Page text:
Pitching as sense making

Forcing flow to smash out different ways of meaning-making. That’s pitching as sense-making.

Matt Kurowski
3 min readFeb 22, 2021


Image by Hans Eiskonen https://unsplash.com/@eiskonen

Pitching practice is great. Really important for getting to the heart of a problem, proposing a way forward and getting buy-in.

I have expanded on pitching as a way to quickly force my framing to ideate what I think, what I mean and what is important. Basically I’m teaching myself to be believable while at the same time getting to the *compelling heart* of the matter. Given the ambiguity of the RFP (especially when combined with the curiosity of a service designer!), there are more unknowns at this stage of the project for obvious reasons. Pitch practice helps you:

  • build empathy with the client by replaying their problem really succinctly and profoundly (create a pitch as if you are the client) then
  • quickly and profoundly describe how you will respond to their challenges by working through all the ways you might help, which helps you to arrive at the one that feels right.

Remember, it’s not science here, it’s intuition, persuasion, empathy and confident intention that helps shape a viable, desirable and feasible RFP for your potential client!

Pitching as sense-making is fast, cheap and dirty at the beginning, like all good concepts are. Be irreverent. Be wrong. But pitch, pitch, pitch!

Examples are good

Here’s an example way to work through a pitching approach for sense making. I use the same process and mentioned by Disney, Dreamworks, Elon Musk etc.:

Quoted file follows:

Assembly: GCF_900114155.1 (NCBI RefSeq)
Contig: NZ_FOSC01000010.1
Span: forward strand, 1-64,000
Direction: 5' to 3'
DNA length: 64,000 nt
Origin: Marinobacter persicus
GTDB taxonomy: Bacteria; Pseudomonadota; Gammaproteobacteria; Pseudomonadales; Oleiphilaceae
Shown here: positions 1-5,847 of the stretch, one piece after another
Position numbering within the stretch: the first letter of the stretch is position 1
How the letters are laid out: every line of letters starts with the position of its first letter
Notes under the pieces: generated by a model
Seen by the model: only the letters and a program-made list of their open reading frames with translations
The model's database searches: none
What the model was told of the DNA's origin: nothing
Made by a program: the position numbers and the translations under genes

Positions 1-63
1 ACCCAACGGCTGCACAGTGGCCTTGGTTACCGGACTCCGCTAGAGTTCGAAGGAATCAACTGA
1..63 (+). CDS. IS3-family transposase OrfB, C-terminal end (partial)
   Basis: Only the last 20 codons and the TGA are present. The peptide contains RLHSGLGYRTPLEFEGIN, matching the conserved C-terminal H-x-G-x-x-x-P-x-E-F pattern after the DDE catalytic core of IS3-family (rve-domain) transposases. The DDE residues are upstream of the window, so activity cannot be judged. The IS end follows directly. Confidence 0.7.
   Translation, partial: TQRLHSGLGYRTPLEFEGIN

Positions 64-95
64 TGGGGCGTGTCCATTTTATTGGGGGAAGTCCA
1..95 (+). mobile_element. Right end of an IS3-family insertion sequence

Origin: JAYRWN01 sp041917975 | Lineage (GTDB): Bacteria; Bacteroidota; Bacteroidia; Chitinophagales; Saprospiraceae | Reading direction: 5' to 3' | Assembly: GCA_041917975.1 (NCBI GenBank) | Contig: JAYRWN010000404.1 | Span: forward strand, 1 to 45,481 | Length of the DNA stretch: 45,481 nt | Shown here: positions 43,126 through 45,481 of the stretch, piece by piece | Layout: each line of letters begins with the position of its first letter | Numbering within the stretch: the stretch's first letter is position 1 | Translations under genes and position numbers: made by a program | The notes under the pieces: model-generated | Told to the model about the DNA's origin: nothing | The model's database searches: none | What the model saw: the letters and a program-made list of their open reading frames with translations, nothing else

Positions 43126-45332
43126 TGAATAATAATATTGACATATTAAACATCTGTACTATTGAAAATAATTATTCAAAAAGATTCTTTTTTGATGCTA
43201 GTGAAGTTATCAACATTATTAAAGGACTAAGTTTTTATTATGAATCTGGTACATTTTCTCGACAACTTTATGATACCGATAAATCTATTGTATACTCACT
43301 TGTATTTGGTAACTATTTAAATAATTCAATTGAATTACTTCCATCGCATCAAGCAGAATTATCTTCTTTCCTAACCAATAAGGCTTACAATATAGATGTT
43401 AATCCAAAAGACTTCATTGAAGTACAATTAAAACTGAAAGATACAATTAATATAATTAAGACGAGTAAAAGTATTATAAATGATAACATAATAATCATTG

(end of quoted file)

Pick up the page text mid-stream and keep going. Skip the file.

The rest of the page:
1. Name the enemy – name a few. Go through the 8Ps. Pick stakeholders and make them the baddie. Pick outcomes and make them the baddie. What in the current state is the big problem that, when solved, makes everything relevantly better? Sometimes a good place to start is by seeing if you can articulate a *bigger picture problem* that underlies their stated challenge. Be careful here because if you go too wild all you’ll get is eye-rolls. Stay focused on their challenge but place it in a larger context to elevate its relevance to the big picture.
  2. What happens if nothing changes? What is the end-game of the bad stuff if it continues unchecked? What numbers can you find to support it? Are those numbers focusing on the right kind of support for your argument or are they just random? Have a reason for all your support/evidence. Not all systemic issues are dire, so don’t go too apocalyptic. Highlight the environmental, social, financial, psychological, future costs as appropriate, but make sure it’s encapsulating the client’s (stated or implied) concerns first and foremost.
  3. What’s the ideal endgame – imagine if the world looked like this…! Describe the solution as a reality e.g. What if there was no plastic pollution? Imagine a world where there were no plastic islands, no plastic-poisoned fish. Wouldn’t that be amazing? Notice the solution hasn’t been described – just the “better world” part. This is because you DON’T KNOW THE SOLUTION, but you know what the solution creates!
  4. What are the challenges – in order to realise this future state, what needs to be done? Run through the 8Ps again as this can help you find the right language and levels of complexity and impact. Lay out a stakeholder map and link the obstacles to each one to help create the conditions for your proposal to respond appropriately. How you articulate the obstacles is important to build confidence in the client but also to not scare them away. Depending on your read of their maturity, you can shape little, tactical, strategic and systemic obstacles as appropriate.

So that’s it. Forcing flow to smash out different ways of meaning-making. That’s pitching as sense-making. Do it in the mirror, do it with colleagues, but DON’T wait for inspiration to strike – pitch in and make sense on the fly!



Matt Kurowski

Senior consultant and advisor for sustainable organisational innovation (SMEs); industry fellow at RMIT School of Design. https://mattkurowski.carrd.co